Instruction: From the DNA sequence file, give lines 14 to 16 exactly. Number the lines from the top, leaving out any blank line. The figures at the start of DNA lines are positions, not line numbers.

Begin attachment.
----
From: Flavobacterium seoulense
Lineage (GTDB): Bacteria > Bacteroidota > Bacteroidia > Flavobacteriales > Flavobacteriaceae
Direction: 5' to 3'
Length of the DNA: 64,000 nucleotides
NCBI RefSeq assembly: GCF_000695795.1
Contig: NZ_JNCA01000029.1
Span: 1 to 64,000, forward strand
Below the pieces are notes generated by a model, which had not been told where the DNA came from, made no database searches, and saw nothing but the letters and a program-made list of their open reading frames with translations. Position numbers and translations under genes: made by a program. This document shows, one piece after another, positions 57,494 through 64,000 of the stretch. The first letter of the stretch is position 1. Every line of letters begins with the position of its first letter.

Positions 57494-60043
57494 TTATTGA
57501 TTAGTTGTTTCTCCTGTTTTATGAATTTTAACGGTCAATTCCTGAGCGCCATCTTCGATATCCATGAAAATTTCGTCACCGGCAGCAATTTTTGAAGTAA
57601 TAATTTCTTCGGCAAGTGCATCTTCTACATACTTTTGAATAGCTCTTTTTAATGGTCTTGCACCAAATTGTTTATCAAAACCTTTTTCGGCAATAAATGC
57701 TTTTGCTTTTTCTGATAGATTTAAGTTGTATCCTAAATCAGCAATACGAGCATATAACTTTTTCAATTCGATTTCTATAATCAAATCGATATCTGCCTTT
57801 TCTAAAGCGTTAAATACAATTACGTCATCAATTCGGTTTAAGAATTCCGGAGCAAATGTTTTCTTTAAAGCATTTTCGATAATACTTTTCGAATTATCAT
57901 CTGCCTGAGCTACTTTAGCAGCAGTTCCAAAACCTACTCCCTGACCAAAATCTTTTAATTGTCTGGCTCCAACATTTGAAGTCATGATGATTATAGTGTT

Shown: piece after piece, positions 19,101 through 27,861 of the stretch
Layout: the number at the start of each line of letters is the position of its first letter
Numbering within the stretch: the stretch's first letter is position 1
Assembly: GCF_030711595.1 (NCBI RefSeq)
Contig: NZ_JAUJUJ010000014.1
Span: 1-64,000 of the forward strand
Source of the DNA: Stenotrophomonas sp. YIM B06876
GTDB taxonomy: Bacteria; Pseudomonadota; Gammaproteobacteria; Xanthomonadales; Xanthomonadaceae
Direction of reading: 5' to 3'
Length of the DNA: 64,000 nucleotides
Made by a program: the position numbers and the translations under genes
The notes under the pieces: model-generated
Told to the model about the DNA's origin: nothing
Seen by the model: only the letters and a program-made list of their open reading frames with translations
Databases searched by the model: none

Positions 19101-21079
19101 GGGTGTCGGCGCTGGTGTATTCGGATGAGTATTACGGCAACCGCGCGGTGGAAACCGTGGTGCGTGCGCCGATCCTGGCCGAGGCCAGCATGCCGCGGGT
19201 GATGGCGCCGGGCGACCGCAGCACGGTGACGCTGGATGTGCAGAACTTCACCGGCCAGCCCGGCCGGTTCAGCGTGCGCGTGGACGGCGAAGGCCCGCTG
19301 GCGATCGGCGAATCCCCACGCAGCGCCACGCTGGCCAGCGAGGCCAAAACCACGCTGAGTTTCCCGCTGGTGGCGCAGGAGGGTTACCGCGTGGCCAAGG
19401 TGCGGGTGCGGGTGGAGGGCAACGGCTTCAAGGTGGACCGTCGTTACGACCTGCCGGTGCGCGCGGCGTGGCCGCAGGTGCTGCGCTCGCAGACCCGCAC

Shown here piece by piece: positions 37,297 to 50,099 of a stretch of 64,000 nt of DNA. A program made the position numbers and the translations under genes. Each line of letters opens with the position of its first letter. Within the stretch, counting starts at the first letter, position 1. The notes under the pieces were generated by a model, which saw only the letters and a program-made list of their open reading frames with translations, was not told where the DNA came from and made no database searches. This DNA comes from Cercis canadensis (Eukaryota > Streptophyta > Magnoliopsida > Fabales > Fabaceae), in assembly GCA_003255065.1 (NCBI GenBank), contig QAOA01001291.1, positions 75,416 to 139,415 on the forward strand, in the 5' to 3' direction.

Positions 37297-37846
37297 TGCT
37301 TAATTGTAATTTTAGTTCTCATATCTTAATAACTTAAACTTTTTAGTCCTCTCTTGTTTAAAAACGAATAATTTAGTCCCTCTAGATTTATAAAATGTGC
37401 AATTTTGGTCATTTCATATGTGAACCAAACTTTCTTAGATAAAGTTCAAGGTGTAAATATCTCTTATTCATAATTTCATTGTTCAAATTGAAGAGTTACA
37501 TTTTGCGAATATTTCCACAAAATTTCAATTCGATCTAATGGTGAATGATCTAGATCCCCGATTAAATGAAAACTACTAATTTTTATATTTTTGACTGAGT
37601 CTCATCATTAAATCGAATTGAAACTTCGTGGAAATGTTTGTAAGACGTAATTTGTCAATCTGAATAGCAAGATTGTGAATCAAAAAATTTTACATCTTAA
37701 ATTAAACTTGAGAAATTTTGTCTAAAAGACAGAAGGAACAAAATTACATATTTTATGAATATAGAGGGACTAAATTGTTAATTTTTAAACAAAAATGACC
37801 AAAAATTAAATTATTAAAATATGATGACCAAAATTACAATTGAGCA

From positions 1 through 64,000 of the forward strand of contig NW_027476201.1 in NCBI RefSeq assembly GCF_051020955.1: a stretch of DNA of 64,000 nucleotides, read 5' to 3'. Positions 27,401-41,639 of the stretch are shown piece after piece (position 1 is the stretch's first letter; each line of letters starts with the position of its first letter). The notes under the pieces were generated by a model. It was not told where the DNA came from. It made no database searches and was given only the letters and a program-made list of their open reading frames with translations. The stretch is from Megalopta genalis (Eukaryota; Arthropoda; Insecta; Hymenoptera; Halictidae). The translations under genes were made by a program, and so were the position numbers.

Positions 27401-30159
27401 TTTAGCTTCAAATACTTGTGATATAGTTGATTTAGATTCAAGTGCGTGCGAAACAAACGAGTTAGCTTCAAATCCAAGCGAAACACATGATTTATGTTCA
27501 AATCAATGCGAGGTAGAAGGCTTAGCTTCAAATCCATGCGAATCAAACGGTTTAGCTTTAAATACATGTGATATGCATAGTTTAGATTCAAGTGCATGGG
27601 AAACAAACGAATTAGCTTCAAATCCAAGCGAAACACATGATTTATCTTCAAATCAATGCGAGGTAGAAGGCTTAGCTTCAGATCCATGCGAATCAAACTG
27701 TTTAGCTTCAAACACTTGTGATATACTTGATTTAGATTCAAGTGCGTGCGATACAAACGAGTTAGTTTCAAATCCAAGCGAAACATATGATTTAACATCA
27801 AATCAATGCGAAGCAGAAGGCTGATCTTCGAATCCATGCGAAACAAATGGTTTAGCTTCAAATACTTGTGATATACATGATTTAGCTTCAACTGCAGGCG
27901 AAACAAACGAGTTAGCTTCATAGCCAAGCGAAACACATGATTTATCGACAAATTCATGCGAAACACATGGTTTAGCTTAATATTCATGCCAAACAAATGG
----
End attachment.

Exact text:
57801 TCTAAAGCGTTAAATACAATTACGTCATCAATTCGGTTTAAGAATTCCGGAGCAAATGTTTTCTTTAAAGCATTTTCGATAATACTTTTCGAATTATCAT
57901 CTGCCTGAGCTACTTTAGCAGCAGTTCCAAAACCTACTCCCTGACCAAAATCTTTTAATTGTCTGGCTCCAACATTTGAAGTCATGATGATTATAGTGTT

Shown: piece after piece, positions 19,101 through 27,861 of the stretch